A zoned mini-split system offers better control of your environment, allowing you to manipulate the temperatures in different rooms or zones independently. Ductless mini-split systems have two main components: the indoor air-handler and the outdoor compressor or condenser. A conduit connects these two components through a small, three-inch hole in the wall.
HVAC experts often recommend mini-split systems for whole homes and new constructions. For example, if you have plans to build a new room or enclosed area in your home and cannot add ductwork, a mini-split system is a perfect choice. Also, many homeowners use them in conjunction with their central HVAC system as a way to reduce their home heating and cooling costs. They install indoor air handlers in the rooms of the home that are frequently in use. This way, they can operate their central system less, consequently, paying less on their energy costs. Ductless systems offer an efficient, cost-effective, and flexible way of home heating and cooling. This explains why mini-split systems are increasingly becoming popular among homeowners.
How To Create A Ductless Multi-Zone Setup
- 1 How To Create A Ductless Multi-Zone Setup
- 1.1 Step No. 1: Know The Ductless Size Or Capacity Your Home Requires
- 1.2 Step No. 2: Choose A Ductless Condenser
- 1.3 Step No. 3: Pick the Indoor Air Handler
- 1.4 Final Thoughts
- 1.5 Check Out One Of Our Ductless Installation Projects
- 1.6 Call PFO Heating & Air Conditioning For More Information About Ductless HVAC Systems
A mini-split system has several features that make it an attractive choice. The features may seem overwhelming at first, but don’t worry. Use our three-step guide to learn how to create your own zoned mini-split ductless system.
Step No. 1: Know The Ductless Size Or Capacity Your Home Requires
Before you go out to purchase a ductless HVAC system, you need to determine the size or capacity that your home needs. Size refers to the ability of the HVAC system to remove heat, measured in BTU or British Thermal Unit. BTU refers to how much heat is required to increase by 1°F the temperature of 1 lb. of water. The better the BTU rating, the more efficient the system is.
It is important to ensure that your ductless system is the right size. This is the only way that it can generate enough heat to warm or cool your home efficiently. A mini-split with a higher BTU or a bigger tonnage can provide better heating and cooling. A higher BTU or capacity can also heat and cool larger rooms efficiently. Let’s say you have a room or enclosed space that has an area of 150-250 sq.feet. To heat or cool this space efficiently, you would need a mini-split system that has 6,000 BTUs. If you have a bigger space, say, 1,400-1,500 sq.ft. in area, you will require a system that has 24,000 BTUs. The larger the area, the larger the capacity of the mini-split should be.
The problem with improperly-sized ductless systems is that they are more likely to show problems prematurely. If the mini-split is too small for your home, you will waste energy. The system will operate continuously, but it cannot maintain a good temperature to keep your home comfortable. You are also more likely to experience warm or cool spots in your home.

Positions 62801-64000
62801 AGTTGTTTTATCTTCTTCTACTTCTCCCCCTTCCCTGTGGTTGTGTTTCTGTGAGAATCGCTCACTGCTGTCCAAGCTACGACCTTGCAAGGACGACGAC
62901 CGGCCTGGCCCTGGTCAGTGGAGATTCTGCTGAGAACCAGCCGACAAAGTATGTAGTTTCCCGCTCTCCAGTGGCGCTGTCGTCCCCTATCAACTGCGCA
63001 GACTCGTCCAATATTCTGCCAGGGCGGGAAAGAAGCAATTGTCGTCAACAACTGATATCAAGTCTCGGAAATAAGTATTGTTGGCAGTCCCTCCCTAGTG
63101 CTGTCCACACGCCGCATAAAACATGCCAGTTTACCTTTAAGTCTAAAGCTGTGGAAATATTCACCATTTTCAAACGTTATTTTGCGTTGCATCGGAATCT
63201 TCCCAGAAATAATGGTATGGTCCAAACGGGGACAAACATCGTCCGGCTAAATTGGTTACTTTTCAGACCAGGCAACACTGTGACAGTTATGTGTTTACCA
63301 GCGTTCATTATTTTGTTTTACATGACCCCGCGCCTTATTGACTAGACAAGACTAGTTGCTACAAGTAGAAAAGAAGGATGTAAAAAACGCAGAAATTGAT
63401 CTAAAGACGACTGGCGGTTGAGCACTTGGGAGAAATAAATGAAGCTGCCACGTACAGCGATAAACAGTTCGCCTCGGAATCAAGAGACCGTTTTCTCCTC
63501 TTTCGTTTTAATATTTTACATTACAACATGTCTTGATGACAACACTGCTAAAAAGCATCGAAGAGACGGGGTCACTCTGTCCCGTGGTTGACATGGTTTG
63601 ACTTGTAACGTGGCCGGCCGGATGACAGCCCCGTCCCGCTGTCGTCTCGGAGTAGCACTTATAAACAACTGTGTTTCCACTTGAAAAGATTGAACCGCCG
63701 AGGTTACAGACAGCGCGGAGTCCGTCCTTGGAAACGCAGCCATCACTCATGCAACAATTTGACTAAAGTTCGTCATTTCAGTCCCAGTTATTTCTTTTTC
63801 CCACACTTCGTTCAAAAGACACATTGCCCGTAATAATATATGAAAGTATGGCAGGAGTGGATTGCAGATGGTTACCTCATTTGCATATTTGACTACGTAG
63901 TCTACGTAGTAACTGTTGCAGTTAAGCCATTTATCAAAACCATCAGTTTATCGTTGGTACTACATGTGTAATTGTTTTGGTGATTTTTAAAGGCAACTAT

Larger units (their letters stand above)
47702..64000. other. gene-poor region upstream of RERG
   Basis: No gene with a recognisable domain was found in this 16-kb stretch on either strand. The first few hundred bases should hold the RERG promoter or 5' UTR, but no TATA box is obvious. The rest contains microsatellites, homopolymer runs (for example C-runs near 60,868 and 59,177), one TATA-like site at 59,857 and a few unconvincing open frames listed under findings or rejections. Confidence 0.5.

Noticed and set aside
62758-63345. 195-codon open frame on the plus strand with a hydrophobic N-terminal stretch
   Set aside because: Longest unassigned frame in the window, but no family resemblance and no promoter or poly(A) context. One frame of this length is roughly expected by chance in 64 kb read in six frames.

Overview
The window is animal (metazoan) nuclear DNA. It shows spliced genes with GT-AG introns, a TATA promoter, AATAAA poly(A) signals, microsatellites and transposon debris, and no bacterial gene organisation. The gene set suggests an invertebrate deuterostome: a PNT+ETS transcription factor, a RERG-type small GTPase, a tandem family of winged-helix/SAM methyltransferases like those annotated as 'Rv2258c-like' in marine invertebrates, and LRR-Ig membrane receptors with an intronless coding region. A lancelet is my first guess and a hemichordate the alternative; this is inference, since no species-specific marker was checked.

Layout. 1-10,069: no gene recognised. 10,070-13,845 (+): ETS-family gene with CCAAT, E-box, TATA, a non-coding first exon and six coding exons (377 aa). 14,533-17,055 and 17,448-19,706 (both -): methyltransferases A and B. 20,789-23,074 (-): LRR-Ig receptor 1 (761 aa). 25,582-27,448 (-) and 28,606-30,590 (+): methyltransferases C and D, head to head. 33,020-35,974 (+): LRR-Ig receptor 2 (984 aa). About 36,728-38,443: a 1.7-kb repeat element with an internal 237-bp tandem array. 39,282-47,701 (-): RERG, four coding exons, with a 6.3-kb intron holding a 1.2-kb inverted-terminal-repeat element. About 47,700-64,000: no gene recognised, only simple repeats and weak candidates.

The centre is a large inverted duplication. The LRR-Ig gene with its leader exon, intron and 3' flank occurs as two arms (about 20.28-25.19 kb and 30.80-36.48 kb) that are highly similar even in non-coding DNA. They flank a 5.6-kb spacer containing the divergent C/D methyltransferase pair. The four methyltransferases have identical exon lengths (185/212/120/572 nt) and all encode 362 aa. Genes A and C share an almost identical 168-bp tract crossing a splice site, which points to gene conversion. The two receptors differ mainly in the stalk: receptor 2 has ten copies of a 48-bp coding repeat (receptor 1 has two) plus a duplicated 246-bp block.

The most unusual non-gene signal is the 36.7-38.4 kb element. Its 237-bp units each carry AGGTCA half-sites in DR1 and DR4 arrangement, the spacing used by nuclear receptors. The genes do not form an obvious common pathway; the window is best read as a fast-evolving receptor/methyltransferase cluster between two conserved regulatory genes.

If, however, the system is too big, it will short cycle. This is a malfunction wherein the HVAC system turns off and on repeatedly. It will also cost more to use and have an increased likelihood to fail prematurely.
To avoid these problems, you need to ensure that your mini-split system is the right size. If it is improperly sized, the system (and you) will suffer from lower efficiency, increased service costs, premature failure, and decreased home comfort. Ask a trusted and licensed HVAC technician to help you find the right-sized ductless HVAC system for your home.
Nominal Vs. Actual
One important component of the HVAC system is the condenser. In the factory, it is subjected to a performance test to determine its size. The test is performed under ideal conditions in the factory to obtain what is known as the nominal capacity rating. This figure will give you a good idea about the size and capacity of specific condensers.
There is just one concern, however. The conditions in the factory are not the same as those in the real world. The indicator of how a condenser will perform is called the actual capacity rating. Of course, the manner with which a mini-split performs will ultimately depend on many factors, such as line-set length, installation variations, outdoor temperature, and humidity, among others. These will all impact the actual experience.
Mini-split systems will work harder during extreme weather conditions. If you need to choose a size for an HVAC system for a room that is in-between sizes, make sure to choose one that is a size higher. This will make sure that the system will remain efficient and effective.
Step No. 2: Choose A Ductless Condenser
Once you have an idea about the proper sizing or capacity of your HVAC system, you need to know the right condenser type for your home. If your goal is to create multiple zones, you will require a condenser that comes in two types: the branch box type and the multi-port type.
Branch Box Type
The branch box type connects the condenser to the indoor air handler. This type is used for high-capacity outdoor units, particularly those that utilize condensers that can handle as many as eight zones. Branch boxes allow just one conduit to the condenser. This is enough to supply the right amount of coolant to multiple indoor air handlers. You can even increase the number of zones by simply connecting two branch boxes. With two units in place, some mini-split systems can cool or heat as many as nine zones.